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I have a .NET Core API using Entity Framework Core. We use .FromSQL() to execute stored procedures. The problem I'm having is we have two queries that return Account information - one for a single account and one for a paged list of accounts.

The account list returns a column for RowCount which the single account query does not return, so now the single account query returns an error (Rowcount returns the total number of accounts in the database, not just the accounts on the requested page so you know how many pages of data there are).

The error:

The required column 'RowCount' was not present in the results of a 'FromSql' operation

Here is the model

public class Account
{
    [Key]
    public long AccountId { get; set; }

    public string AccountName { get; set; }
    public bool IsDeleted { get; set; }
    public int RowCount { get; set; }

    [NotMapped]
    public bool Found => AccountId > 0;
}

And our dbContext

public class AccountDbContext : DbContext
{
    private DbSet<Account> TAccount { get; set; }

    public AccountDbContext(DbContextOptions<AccountDbContext> options) : base(options)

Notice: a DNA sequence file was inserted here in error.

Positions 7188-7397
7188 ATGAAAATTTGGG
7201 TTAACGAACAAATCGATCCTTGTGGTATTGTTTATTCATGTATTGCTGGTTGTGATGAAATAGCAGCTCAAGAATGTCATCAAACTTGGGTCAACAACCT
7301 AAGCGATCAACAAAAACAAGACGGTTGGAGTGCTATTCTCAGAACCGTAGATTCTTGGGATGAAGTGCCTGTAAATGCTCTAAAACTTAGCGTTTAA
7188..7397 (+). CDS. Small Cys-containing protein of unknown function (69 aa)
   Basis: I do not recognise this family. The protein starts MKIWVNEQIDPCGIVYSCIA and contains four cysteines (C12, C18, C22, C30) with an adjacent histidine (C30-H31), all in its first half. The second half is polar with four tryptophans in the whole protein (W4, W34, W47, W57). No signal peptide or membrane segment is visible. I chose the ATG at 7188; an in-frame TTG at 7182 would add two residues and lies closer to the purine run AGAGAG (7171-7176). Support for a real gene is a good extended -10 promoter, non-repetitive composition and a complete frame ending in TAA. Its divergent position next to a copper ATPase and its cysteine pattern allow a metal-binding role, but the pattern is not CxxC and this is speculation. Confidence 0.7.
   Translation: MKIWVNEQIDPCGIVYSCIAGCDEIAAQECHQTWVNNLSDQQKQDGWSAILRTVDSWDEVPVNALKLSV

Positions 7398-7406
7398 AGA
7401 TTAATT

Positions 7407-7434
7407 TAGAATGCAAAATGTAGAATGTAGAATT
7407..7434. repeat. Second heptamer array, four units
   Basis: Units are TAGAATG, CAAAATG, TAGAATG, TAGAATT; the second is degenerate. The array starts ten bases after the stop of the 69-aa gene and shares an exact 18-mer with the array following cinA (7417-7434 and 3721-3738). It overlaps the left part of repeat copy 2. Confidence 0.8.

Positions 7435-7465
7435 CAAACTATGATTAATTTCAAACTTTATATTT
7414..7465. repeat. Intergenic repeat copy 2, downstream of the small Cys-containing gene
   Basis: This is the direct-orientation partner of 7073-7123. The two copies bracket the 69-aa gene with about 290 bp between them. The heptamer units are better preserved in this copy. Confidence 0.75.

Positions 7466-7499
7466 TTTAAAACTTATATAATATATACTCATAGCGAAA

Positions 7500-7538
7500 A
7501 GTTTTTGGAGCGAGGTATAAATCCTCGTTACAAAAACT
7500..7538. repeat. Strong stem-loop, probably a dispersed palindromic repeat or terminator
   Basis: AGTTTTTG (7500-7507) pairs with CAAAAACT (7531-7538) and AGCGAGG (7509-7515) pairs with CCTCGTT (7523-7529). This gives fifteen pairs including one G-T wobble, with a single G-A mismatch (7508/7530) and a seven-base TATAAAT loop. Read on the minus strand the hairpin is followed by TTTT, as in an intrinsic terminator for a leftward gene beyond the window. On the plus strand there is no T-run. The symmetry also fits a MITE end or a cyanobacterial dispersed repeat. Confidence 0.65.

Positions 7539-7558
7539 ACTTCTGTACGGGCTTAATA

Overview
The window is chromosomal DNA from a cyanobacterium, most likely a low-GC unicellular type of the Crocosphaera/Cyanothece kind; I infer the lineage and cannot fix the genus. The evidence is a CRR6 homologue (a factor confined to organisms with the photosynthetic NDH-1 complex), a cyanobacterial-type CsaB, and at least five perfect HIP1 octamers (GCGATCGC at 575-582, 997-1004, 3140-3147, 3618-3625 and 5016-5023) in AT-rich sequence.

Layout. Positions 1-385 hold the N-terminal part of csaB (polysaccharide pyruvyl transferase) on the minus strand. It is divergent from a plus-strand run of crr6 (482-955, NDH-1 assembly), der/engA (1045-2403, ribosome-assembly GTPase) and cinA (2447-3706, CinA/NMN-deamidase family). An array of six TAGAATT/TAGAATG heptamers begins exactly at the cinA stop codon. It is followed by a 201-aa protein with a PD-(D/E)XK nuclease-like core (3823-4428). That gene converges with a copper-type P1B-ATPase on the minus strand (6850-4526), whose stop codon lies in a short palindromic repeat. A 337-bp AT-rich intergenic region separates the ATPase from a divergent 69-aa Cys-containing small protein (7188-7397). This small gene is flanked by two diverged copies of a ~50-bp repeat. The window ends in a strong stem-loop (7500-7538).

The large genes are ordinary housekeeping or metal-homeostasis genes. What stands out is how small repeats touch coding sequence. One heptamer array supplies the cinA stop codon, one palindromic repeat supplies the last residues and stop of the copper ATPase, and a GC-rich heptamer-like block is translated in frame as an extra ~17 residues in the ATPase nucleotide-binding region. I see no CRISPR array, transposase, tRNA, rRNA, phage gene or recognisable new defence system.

{
    }

    public Account GetAccountById(long accountId)
    {
        var pAccount = new SqlParameter("accountId", accountId);
        Account account = TAccount.FromSql("EXEC dbo.SPR_Account_GetById @accountId", pAccount).FirstOrDefault();
        return account;
    }

    public List<Account> GetAccounts(int offset, int limit)
    {
        var pOffset = new SqlParameter("offset", offset);
        var pLimit = new SqlParameter("limit", limit);

        var dataSet = TAccount.FromSql($"EXEC dbo.SPR_Account_GetAll @offset=@offset,@limit=@limit", pOffset, pLimit).ToList();

        return dataSet;
    }
}

My question: is there a way to reuse this model for both queries? I think it's dumb to create a second model with identical properties. And I can never get entity to play nice with inheritance. It always gives me an error about Discrimitator not being found.

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  • 2